Halving Production Processes with Craftsmanship & Digital Tools--Toyota's Monozukuri Genba on Display


Toyota seeks to halve the number of manufacturing processes through its renowned craftsmanship and technological innovations. The company showcased the monozukuri genba, giving rise to advanced technologies that will change the future of cars.

Tackling logistics issues with vehicle handling robots

The Monozukuri Workshop also showcased technological developments aimed at tackling the so-called “2024 problem*” in logistics.
*From April 1, 2024, truck drivers' overtime will be limited to 960 hours a year. This is predicted to result in lower wages for drivers, higher staff turnover, worker shortages, and higher logistics costs.

For carmakers, logistics consists of transporting parts and finished vehicles. Parts from domestic manufacturers are delivered to production plants by truck or rail.

Meanwhile, finished vehicles are transported by car carrier trailers to Toyota dealers around the country and to ports for export.

The Motomachi Plant, for example, has a yard of approximately 40,000m 2 with space for 1,600 finished vehicles. Each day, some 800 cars are sent out in 160 shipments.

Truck drivers must repeatedly walk to fetch vehicles from among those lined up around the vast yard, then load them onto trailers parked in the loading zone. In rain or blazing heat, they walk some 8 km a day just within the yard.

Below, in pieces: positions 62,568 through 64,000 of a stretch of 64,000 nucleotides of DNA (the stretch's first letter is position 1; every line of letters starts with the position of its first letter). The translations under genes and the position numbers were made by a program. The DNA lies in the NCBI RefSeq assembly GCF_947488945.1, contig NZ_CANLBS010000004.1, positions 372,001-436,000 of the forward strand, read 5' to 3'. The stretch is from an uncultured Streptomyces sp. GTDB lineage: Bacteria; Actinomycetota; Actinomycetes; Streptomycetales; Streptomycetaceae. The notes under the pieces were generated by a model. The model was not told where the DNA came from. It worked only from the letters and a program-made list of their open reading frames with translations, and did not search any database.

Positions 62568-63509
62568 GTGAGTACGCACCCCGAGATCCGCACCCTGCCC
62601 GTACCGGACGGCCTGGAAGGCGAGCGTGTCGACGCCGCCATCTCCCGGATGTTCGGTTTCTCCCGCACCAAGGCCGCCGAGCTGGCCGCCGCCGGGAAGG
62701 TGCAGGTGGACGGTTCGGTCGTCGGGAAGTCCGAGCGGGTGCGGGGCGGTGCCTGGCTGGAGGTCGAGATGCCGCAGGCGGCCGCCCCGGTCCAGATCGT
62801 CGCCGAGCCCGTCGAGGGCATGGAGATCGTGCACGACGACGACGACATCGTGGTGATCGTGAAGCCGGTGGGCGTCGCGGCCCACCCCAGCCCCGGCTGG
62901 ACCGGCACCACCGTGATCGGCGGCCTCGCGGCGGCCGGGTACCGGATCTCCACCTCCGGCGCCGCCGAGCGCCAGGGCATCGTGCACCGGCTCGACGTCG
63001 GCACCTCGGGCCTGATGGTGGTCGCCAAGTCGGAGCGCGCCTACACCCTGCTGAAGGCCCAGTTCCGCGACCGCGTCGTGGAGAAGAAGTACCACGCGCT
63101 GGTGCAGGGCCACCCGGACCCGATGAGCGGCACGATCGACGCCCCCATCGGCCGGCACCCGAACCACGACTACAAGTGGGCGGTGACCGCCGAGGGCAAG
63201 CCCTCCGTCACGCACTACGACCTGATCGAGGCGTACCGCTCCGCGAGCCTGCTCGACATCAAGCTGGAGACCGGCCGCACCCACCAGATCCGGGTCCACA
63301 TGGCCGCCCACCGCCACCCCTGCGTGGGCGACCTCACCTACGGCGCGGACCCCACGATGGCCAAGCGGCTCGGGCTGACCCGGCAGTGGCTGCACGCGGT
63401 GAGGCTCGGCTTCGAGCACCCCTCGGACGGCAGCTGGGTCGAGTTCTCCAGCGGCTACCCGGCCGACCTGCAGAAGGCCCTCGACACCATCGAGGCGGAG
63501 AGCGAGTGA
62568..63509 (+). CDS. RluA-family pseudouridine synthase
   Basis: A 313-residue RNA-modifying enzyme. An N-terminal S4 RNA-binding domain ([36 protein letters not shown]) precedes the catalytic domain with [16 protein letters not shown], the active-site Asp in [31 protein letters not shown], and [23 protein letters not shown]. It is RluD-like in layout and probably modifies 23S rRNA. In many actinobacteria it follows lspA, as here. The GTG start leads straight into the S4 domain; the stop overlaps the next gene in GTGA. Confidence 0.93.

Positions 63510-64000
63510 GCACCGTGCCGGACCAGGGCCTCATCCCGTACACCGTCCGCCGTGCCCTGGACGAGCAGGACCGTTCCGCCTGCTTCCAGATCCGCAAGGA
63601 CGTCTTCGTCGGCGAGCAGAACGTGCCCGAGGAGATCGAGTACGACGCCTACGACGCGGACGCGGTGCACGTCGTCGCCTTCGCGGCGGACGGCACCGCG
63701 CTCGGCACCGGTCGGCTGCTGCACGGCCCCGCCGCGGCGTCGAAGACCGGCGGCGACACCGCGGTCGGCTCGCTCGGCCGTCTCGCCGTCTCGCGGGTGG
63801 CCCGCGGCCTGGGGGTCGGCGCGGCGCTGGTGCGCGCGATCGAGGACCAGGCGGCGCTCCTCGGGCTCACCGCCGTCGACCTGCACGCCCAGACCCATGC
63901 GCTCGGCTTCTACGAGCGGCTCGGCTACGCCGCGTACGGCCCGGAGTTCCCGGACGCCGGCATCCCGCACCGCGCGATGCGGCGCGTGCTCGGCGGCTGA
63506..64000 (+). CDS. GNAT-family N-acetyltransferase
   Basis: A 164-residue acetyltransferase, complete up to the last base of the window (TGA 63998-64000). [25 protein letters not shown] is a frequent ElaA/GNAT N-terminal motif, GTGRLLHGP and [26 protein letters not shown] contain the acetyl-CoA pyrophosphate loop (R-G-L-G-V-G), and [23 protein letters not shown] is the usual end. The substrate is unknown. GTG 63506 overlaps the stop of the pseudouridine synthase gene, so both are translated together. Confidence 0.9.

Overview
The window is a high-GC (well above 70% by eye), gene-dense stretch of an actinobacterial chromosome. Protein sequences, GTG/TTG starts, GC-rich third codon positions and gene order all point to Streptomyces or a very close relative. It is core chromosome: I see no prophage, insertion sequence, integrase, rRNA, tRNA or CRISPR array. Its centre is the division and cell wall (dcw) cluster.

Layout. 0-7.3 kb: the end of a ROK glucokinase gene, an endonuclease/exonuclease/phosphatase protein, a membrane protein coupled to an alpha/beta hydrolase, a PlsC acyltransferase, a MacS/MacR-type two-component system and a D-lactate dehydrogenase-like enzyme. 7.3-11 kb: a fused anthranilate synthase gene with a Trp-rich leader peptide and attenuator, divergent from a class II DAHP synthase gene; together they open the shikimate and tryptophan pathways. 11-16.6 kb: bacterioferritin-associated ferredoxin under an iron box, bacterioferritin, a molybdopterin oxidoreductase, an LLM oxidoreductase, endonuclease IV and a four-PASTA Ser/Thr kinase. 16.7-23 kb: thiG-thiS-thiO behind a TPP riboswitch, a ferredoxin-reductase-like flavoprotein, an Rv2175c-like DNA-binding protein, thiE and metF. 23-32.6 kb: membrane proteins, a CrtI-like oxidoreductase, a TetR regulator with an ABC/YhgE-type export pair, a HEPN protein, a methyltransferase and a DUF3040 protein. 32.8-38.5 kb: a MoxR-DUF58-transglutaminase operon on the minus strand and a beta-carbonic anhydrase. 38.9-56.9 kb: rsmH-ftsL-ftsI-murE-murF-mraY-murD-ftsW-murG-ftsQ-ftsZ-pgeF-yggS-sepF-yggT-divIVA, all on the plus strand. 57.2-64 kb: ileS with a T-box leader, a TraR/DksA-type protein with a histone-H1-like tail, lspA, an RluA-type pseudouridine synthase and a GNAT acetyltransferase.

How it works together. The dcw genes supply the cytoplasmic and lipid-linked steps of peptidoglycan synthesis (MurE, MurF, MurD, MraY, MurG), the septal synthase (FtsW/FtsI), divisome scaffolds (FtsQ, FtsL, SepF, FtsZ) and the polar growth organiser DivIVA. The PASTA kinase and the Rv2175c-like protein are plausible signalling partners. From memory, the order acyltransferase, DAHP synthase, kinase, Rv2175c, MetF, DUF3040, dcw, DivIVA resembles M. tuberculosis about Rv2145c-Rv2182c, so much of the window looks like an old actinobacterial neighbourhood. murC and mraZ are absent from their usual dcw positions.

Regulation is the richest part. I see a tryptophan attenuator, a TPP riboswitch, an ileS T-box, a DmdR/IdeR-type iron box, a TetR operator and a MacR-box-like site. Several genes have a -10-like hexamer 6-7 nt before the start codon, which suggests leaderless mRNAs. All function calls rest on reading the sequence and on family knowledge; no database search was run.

To ease their workload, this month, Motomachi introduced a Vehicle Logistics Robot (VLR) to assist with transporting cars.

Built with technologies from the Teiho Plant, this autonomous robot is guided by high-precision GPS, which enables it to track its own position and chart a route to the destination.

With the GPS accurate to within a few centimeters, the robot moves underneath a car and lifts it up by grasping the tires. Depending on a vehicle's height and wheelbase, the cargo bed is automatically raised, lowered, extended, or retracted.

In this way, the vehicles are lined up in a pickup area directly in front of the loading zone. Drivers now only need to travel the short distance between the two, reducing their workload while also improving handling efficiency.

Toyota strives to alleviate the burden on drivers and create safe working environments.

As part of these efforts, the company is also looking to develop technology that will enable finished vehicles to drive autonomously from the plant to the yard.

Keeping pace with the times through faster evolution

The theme for this Monozukuri Workshop was “changing plant environments and the future of cars through human-centered manufacturing.”

Speaking at the event, CPO Shingo summed up Toyota’s strengths:

“We need to evolve monozukuri through combining skills and technology with digital and innovative technologies. Toyota has a TPS-based technique called lead-time reduction. I believe the strength of Toyota's manufacturing lies in being agile and continually taking on challenges, increasing the speed of evolution, and responding to the changes of the times.”

Robots honed by skilled workers, and takumi skills passed down to the next generation through the latest technology. Just as Sakichi Toyoda developed the automatic loom to make his mother’s job easier, TPS is continually enhanced by the desire to make work easier for others.

Toyota will keep striving to create plant environments that allow workers to thrive, along with ever more exciting mobility for users.